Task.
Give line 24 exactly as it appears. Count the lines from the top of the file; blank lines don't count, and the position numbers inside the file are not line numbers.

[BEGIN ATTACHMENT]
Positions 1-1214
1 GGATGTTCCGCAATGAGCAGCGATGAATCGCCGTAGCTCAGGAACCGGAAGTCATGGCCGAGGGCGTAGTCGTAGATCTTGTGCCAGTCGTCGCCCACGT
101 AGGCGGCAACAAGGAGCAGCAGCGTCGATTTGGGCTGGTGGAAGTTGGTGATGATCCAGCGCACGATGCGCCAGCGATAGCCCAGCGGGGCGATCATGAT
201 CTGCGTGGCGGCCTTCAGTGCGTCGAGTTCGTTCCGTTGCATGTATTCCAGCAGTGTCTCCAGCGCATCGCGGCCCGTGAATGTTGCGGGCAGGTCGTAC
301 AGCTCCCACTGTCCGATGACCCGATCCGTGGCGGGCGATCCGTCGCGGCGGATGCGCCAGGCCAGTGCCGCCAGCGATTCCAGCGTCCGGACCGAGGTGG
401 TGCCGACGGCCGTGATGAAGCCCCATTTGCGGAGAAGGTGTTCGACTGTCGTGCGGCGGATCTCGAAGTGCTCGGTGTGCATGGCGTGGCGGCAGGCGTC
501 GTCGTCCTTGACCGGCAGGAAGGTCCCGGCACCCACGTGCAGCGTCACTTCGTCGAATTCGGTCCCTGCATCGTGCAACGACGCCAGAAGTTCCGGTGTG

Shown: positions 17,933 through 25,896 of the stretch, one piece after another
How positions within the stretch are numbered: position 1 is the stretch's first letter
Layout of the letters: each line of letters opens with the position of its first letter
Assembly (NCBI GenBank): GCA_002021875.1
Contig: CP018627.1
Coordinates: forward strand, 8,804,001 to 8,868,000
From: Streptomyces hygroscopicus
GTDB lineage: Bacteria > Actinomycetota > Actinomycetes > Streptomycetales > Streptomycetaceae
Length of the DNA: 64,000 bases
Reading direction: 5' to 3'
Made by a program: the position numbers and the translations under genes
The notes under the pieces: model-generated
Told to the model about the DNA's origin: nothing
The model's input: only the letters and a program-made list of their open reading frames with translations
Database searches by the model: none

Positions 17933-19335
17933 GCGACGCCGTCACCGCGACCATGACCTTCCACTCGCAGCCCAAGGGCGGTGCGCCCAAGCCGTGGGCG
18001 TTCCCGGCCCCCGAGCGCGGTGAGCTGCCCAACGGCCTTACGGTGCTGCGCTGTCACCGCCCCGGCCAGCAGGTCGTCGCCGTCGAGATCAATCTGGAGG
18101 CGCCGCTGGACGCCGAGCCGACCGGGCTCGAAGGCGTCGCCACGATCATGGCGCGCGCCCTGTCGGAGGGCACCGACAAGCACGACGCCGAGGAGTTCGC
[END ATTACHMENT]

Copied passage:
17933 GCGACGCCGTCACCGCGACCATGACCTTCCACTCGCAGCCCAAGGGCGGTGCGCCCAAGCCGTGGGCG